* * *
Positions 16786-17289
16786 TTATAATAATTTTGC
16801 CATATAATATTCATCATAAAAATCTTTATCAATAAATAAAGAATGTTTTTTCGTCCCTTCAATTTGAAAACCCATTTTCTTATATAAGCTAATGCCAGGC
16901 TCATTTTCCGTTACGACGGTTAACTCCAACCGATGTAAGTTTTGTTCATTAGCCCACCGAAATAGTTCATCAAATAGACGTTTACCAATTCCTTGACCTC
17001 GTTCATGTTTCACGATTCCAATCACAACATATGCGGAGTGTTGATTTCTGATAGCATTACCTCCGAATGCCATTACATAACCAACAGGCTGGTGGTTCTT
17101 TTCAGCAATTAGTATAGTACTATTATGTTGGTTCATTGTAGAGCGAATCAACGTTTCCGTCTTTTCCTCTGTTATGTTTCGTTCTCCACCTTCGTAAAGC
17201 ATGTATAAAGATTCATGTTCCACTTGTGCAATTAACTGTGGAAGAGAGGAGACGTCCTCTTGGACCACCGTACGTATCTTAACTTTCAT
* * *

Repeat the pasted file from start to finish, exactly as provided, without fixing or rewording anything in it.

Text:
Positions 16786-17289
16786 TTATAATAATTTTGC
16801 CATATAATATTCATCATAAAAATCTTTATCAATAAATAAAGAATGTTTTTTCGTCCCTTCAATTTGAAAACCCATTTTCTTATATAAGCTAATGCCAGGC
16901 TCATTTTCCGTTACGACGGTTAACTCCAACCGATGTAAGTTTTGTTCATTAGCCCACCGAAATAGTTCATCAAATAGACGTTTACCAATTCCTTGACCTC
17001 GTTCATGTTTCACGATTCCAATCACAACATATGCGGAGTGTTGATTTCTGATAGCATTACCTCCGAATGCCATTACATAACCAACAGGCTGGTGGTTCTT
17101 TTCAGCAATTAGTATAGTACTATTATGTTGGTTCATTGTAGAGCGAATCAACGTTTCCGTCTTTTCCTCTGTTATGTTTCGTTCTCCACCTTCGTAAAGC
17201 ATGTATAAAGATTCATGTTCCACTTGTGCAATTAACTGTGGAAGAGAGGAGACGTCCTCTTGGACCACCGTACGTATCTTAACTTTCAT